The last kill of Ugo Drago
Text: Jan Bobek
Illustration: Adam Tooby
One of the most successful Italian fighter pilots of World War II, Ugo Drago, was
born on March 3, 1915, in Arborio in Vercelli
province. He studied physics and obtained
his civilian pilot's license in the summer of
1938. In the autumn he joined the air force,
became a military pilot in March 1939. Two
months later he joined 363a Squadriglia,
150o Gruppo C.T.
He took part in the attack against France in
the spring of 1940 and during the autumn
was involved in the fighting against the Greek airmen. He entered the war in the cockpit
of a Fiat CR.42, but in the spring of 1941 began flying a Macchi C.200. By the end of the
year, he had four victories and 150 combat
At the end of 1941 he began flying in North
Africa and in June 1942 he would be appointed commander of 363a Squadriglia and
held this post until the summer of 1943, during the defense of Sicily and Pantelleria.
At that time 363a Squadriglia re-equipped
with Bf 109 G fighters and Drago shot down
two American Spitfires.
After the Armistice, Drago refused to join
the Luftwaffe, was captured, imprisoned
and headed in a transport to a German prison camp. However, he managed to escape
and went into hiding for a period of time.
After the formation of the Aeronautica Nazionale Repubblicana, Drago volunteered for
service and was appointed commander of 1a
Squadriglia in the newly formed IIo Gruppo
Caccia. The unit was initially armed with Fiat
G.55s, but later re-equipped with Bf 109 Gs
and was redesignated as 4a Squadriglia “Gigi
Tre Osei”. Drago scored additional 11 victories including two four-engined bombers.
He achieved his last victory on March 23,
1945, while covering the take-off of the Arado Ar 234 from Kommando Sommer. Seven
Bf 109s from 4a Sq. took off from Aviano base
at 8.50. The formation split into a trio and a
foursome. The top cover of the three Bf 109s
was led by s. ten. Felice Squassoni, but he
soon had to return due to technical problems and his role was taken over by ten.
Amedeo Fagiano. The lower flying foursome
was led by Drago and one of his wingmen
was serg. m. Loris Baldi. Over Campoforido
at 9.25, Fagiano spotted a large formation of
Thunderbolts with bombs from the 85th FS,
79th FG, he alerted the commander, began
to gain altitude and got into a brief fight with
Meanwhile, Drago hit P-47D-28 s/n
42-29310; its pilot bailed out near Tarcento. Local farmers hid him from the German
patrol and later secured medical treatment.
A doctor removed shrapnel from his thigh,
leg and arm. According to Italian sources,
he evaded capture, but American sources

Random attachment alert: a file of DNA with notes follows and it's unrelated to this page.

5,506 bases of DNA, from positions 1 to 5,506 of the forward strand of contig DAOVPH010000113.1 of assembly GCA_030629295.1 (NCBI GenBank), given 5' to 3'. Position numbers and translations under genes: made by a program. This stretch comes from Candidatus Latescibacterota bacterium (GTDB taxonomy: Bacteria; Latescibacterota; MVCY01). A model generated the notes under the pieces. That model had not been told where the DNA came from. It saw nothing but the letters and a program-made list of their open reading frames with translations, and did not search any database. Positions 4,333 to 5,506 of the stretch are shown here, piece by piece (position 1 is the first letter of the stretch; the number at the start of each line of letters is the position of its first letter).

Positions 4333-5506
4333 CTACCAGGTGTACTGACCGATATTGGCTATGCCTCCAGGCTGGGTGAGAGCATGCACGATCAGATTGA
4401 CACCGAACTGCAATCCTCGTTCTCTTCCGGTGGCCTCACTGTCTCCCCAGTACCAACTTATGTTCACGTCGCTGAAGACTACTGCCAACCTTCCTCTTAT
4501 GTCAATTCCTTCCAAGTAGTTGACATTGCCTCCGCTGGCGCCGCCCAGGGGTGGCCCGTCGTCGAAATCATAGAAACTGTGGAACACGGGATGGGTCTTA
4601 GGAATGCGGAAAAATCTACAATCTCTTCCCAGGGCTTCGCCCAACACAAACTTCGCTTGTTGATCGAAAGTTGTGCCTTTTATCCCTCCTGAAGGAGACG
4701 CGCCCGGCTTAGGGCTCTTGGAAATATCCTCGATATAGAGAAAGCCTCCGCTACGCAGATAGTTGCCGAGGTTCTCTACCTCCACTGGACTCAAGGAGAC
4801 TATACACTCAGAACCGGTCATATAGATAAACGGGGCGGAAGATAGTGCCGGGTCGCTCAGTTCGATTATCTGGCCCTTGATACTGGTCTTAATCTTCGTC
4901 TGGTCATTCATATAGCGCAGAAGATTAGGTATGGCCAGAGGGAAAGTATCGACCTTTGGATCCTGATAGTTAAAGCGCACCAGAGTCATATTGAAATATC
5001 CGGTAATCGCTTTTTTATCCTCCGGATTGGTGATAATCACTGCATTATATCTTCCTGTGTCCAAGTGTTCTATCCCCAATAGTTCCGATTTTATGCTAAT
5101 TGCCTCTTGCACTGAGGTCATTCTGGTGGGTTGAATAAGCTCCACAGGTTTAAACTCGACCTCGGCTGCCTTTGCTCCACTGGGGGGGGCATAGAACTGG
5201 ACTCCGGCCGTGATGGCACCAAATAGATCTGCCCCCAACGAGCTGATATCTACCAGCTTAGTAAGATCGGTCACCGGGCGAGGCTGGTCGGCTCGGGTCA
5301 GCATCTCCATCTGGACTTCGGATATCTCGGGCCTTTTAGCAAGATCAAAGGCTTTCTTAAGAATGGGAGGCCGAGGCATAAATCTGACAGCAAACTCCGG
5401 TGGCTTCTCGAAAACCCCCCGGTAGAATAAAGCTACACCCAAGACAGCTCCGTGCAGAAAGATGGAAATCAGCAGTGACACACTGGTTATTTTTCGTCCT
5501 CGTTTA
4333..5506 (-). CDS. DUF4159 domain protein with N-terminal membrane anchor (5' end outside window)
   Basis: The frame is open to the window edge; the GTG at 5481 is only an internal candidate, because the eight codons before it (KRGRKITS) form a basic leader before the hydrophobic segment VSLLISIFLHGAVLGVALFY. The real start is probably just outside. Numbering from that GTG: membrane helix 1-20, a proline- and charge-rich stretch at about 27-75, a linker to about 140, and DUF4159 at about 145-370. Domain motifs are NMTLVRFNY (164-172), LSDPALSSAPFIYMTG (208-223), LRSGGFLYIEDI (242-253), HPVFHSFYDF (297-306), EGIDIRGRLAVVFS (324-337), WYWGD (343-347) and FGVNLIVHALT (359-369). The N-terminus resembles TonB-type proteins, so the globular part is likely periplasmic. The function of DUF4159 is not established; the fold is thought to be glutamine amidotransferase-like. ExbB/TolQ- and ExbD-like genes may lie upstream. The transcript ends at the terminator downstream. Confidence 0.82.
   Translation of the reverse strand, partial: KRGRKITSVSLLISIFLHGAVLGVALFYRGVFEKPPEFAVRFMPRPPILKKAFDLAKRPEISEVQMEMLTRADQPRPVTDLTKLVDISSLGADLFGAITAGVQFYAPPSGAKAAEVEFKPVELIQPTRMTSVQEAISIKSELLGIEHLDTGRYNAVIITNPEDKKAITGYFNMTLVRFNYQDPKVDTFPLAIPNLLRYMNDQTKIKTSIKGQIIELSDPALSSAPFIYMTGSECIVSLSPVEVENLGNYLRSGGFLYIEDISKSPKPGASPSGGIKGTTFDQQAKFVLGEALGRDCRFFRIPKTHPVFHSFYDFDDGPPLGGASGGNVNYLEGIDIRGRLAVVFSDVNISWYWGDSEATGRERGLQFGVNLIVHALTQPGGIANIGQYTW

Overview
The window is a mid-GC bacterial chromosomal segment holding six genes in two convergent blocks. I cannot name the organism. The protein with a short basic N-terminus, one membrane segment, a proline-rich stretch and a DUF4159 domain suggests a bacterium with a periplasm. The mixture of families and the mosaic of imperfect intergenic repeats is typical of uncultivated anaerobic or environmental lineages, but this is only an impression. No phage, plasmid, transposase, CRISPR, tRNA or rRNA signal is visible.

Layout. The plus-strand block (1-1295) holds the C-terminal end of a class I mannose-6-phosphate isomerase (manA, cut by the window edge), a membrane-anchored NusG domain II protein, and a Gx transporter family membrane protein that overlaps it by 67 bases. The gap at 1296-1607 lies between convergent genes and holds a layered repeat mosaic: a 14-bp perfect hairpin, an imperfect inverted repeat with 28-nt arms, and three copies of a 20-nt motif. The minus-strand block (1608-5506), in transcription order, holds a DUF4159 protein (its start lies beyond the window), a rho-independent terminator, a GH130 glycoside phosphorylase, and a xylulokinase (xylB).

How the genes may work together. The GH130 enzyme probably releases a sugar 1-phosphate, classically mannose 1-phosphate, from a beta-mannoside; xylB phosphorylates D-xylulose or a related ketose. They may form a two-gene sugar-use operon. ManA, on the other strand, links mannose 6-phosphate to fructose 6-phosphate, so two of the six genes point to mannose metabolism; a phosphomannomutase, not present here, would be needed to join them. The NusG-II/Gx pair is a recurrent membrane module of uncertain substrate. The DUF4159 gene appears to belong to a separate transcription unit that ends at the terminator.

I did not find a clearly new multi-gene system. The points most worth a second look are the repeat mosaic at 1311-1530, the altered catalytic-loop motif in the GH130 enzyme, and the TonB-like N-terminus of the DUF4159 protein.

suggest he ended up in a prison camp in
The Americans were caught by surprise by
the attack of the six Bf 109s. They saw their
colleague try to escape by split S. There
was white smoke coming from his machine. When he leveled off, he dropped bombs,
rolled the machine onto its back and bailed
The American pilot was 2.Lt. Jack Faires and
he was born on February 19, 1922, in Fort
Morgan, Morgan County, Colorado. After
completing three years of high school, he
joined the Air Force in March 1943. He flew
a total of 26 combat sorties and received the
Air Medal and Purple Heart for his actions
and combat injuries. He was released from
captivity in the summer of 1945 and returned
to the United States the following year.
He and his wife Esther, whom he married
in 1944, brought five children into the world.
Jack Faires died on March 12, 2011, six years
after the death of his wife. He is buried
in Westminster, Adams County, Colorado.
However, the shooting down of his Thunderbolt resulted in a dispute at the “Gigi
Tre Osei” unit. Baldi was convinced that he
had shot down the American and refused
to sign a witness report to his commander. The Thunderbolt was initially listed as
a probable kill, but after a few days its status
was changed to two certain kills. Baldi thus
scored his fifth victory and Drago scored
his last, seventeenth. Ugo Drago flew a total
of 385 combat sorties during World War II
and received the Medaglia d'argento four
When his unit laid down arms on April 26,
Drago agreed to work with local partisans
to keep the area safe for the local population. After the war he went to Argentina where he worked as an instructor on Fiat G.55
and G.59 aircraft and from 1953 he flew for
Alitalia. He died in Rome on 22 April 2007.